THOMAS COLE NATIONAL HISTORIC SITE 218 SPRING STREET, CATSKILL (518) 943-7465. “Worlds Between: Landscapes of Louis Remy Mignot.” Through October 28.


galleries & museums

149 MAIN STREET, BEACON THEOGANZSTUDIO.COM “Segue.” Sculptures by Insun Kim and paintings by Anders Knutsson. May 12-June 30. Opening Saturday, May 12, 6pm-8pm.


Mill Street Loft Arts presents

Hudson River Valley Plein Air Paint-out & Art Auction Saturday, June 2, 2012

at Scenic Hudson’s River Center, 8 Long Dock Road, Long Dock Park Hudson River Waterfront, Beacon, NY Artists Paint: 9am - 3pm, Public Viewing & Reception: 4-5pm, Live Auction: 5-7pm • 845.471.7477

60 BROADWAY, TIVOLI 758-4342. “Two Perspectives.” Works by long-time member Karl and Richard. June 1-24. Opening Saturday, June 2, 2:30pm-12am.

TREMAINE GALLERY HOTCHKISS SCHOOL, LAKEVILLE, CONNECTICUT (860) 435-4423. “Sites Unseen.” Photography by Brooke Singer. May 2-June 7. Opening Saturday, May 5, 4pm-6pm.

UNISON ARTS & LEARNING CENTER 68 MOUNTAIN REST ROAD, NEW PALTZ 255-1559. “Abstract Paintings by David Skillicorn and Jerry Teters.” May 4-27. Opening Friday, May 4, 5pm-7pm.

UNISON GALLERY WATER STREET MARKET, NEW PALTZ 255-1559. “Paintings by Alex Spinney.” Through May 14.

VARGA GALLERY 130 TINKER STREET, WOODSTOCK 679-4005. “Birds of a Feather.” Through May 20.

WALLKILL RIVER SCHOOL AND ART GALLERY 232 WARD STREET, MONTGOMERY 457-ARTS. “Moments of Creation: New Paintings by Marilyn Richter and Sandy Faland Spitzer.” May 5-31. Opening Saturday, May 5, 5pm-7pm.

The Clove from Haines Falls, oil, James Gurney

WARNER GALLERY 131 MILLBROOK SCHOOL ROAD, MILLBROOK 677-8261 ext. 130. “With Noble Hands: Necessity Made Beautiful.” May 5-June 12. Opening Saturday, May 5, 3pm-8pm.


may 4 may 5 may 8 may 11 may 12 may 13 may 15 may 19 may 20 may 23 may 27

Asbury Shorts’ New York Film Concert $10 | 7:30 pm ChildreN’S ProgrAmmiNg: mexico Beyond mariachi $5 | 3:00 pm doCumeNtArY: Paul goodman Changed my life $7/$5 members | 7:15 pm Changing Keys: Billy mclaughlin and the mysteries of dystonia with live performance by Billy mclaughlin $18 in advance /$20 at the door | 8 pm ViewS From the edge: Charlie Chaplin in the gold rush $7 | 10 pm dANCe Film SuNdAYS: Joffrey: mavericks of American dance $10 | 2 pm doCumeNtArY: Vegucated $10 | 7:15pm grenadilla Video release Party $5/$10 family | 11 am oPerA iN CiNemA: Puccini’s il trittico $20 | 2 pm doCumeNtArY: the Big Fix $7/$5 members | 7:15 pm this American life $12/$10 members | 7 pm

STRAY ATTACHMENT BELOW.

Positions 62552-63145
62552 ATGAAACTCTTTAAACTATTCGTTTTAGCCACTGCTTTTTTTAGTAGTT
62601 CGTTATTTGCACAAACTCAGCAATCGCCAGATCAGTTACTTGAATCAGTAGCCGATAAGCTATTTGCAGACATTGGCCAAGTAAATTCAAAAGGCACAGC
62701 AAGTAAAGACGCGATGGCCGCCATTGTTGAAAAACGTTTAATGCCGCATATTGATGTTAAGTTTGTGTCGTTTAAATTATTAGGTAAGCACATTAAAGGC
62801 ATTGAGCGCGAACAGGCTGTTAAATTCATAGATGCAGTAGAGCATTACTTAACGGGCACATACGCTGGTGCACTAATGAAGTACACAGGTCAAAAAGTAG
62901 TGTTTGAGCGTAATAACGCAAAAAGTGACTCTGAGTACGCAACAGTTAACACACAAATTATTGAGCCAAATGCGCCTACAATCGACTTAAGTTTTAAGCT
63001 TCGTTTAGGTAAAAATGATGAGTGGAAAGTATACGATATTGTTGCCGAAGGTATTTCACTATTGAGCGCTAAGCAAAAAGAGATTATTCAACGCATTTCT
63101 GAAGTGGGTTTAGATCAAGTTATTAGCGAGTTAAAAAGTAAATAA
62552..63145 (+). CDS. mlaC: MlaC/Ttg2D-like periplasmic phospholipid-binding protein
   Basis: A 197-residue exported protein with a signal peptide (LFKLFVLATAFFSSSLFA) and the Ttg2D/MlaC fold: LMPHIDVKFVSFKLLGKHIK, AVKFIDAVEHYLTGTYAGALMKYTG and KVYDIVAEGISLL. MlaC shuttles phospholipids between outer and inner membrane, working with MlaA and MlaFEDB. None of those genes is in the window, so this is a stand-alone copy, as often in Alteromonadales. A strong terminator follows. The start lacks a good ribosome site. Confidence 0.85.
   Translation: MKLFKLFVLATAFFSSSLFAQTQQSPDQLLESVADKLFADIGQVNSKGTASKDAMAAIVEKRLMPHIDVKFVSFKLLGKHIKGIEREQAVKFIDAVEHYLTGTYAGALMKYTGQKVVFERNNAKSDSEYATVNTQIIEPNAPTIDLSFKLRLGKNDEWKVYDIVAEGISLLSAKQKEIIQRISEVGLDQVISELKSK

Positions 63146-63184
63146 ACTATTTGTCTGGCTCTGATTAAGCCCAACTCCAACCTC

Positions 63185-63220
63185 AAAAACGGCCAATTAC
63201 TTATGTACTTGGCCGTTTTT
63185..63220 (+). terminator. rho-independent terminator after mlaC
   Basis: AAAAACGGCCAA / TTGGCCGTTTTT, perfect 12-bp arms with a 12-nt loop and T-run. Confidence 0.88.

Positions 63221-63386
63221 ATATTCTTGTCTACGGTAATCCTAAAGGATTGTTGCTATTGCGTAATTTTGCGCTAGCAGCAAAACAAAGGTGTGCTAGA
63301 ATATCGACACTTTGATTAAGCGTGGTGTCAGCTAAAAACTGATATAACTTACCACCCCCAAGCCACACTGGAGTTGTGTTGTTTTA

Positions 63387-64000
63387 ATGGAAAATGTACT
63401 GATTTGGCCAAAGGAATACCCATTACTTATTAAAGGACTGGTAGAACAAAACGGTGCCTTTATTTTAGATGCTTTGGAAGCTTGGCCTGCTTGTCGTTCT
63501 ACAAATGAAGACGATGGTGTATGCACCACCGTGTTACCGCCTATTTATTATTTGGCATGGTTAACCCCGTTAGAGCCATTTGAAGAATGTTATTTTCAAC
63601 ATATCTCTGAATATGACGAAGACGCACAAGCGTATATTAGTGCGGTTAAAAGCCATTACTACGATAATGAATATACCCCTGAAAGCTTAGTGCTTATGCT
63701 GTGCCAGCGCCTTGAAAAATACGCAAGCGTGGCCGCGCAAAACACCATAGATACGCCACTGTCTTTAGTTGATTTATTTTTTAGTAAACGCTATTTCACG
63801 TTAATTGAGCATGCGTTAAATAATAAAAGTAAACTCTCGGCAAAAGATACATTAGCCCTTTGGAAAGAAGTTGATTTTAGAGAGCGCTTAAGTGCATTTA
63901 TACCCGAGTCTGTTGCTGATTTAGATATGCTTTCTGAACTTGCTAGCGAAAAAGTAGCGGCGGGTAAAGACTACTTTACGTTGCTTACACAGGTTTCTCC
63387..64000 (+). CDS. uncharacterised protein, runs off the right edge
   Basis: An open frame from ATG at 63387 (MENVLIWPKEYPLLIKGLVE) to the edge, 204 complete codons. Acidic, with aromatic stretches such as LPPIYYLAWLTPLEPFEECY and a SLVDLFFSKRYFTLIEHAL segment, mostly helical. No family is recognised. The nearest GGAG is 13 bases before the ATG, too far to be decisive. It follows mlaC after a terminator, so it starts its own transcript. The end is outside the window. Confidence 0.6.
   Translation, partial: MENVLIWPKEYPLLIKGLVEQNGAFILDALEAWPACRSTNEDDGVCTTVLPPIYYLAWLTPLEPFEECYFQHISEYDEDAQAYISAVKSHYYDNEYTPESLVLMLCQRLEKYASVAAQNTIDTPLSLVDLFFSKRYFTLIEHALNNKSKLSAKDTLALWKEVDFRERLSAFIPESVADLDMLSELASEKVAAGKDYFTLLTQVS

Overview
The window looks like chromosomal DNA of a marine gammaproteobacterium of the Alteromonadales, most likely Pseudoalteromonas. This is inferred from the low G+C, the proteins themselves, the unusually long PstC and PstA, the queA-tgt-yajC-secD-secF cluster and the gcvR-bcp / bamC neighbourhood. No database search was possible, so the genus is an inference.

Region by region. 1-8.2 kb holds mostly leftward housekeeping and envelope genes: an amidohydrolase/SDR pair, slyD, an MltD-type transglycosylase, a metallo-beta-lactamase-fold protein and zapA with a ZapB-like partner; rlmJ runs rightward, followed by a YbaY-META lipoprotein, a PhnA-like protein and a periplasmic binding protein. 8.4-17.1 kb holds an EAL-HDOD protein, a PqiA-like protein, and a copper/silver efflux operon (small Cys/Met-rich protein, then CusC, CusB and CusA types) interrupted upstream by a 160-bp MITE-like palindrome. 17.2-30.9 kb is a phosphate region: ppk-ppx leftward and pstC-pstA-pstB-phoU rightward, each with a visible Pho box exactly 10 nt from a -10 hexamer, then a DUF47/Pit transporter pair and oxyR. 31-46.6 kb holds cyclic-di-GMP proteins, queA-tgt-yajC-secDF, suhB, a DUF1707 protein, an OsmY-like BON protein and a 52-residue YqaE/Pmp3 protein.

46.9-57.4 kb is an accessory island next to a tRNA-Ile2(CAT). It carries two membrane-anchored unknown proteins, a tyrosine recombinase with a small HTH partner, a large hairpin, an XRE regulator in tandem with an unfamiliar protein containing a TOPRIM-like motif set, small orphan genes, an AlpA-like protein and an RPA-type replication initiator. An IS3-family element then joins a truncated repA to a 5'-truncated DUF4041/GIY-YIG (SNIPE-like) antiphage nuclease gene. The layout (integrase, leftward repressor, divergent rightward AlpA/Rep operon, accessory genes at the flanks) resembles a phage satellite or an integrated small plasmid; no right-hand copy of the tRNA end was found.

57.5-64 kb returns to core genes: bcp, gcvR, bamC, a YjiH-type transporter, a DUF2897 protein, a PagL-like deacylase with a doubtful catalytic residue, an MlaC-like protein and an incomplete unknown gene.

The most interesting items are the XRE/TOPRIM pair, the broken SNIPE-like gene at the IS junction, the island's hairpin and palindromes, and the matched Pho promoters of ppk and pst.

Plus nightly films at 7:15 except for Saturdays, with 2 shows at 5:30 + 8 or 8:30. Closed Tuesdays & Wednesdays.

408 Main St, RoSendale, nY 12472 | 68 galleries & museums ChronograM 5/12

40 RAILROAD AVENUE, MONTGOMERY 769-7446. “Mikey Teutul: Tying the Room Together.” May 7-June 12. Opening Saturday, May 12, 6pm-8pm. “Three Voices, Three Visions & Three Mediums.” Works by Nancy Reed Jones, Marge Morales, Marylyn Vanderpool. Through May 4.

WOODSTOCK ARTISTS ASSOCIATION AND MUSEUM 28 TINKER STREET, WOODSTOCK 679-2940. “Case Studies from the WAAM Permanent Collection.” George Alt, Marion Greenwood and Ezio Martinelli; Recent Work by WAAM Members. Juror: Ed Smith; Solo Show: Landscape Photography by Thomas Teich; Active Member Wall: Painting and Sculpture by Franz Heigemeir; Small Works Show. Juror: Nancy Azara; Youth Exhibition Space: Works by local High School Students. Through June 10.

THE YOGA HOUSE 57 CROWN STREET, KINGSTON 706-YOGA “Maggie Sheehan: Paintings.” May 5-June 30. Opening Saturday, May 5, 6-8pm.

May 4 - July 1, 2012

Ai Earthling Gallery Eileen Polk Photography

galleries & museums

Ai Earthling Gallery at Ye Olde Hippie Shoppe of Woodstock 69 Tinker Street, Woodstock, NY (845) 679 -2650 Hours: Thursday-Sunday 12pm-5:30pm photo: Debbie Harry backstage at the Palladium, 1978. Š Eileen Polk, 1978

5/12 ChronograM galleries & museums 69

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Psych Major Shana Falana By Peter Aaron Photograph by Fionn Reilly

72 music ChronograM 5/12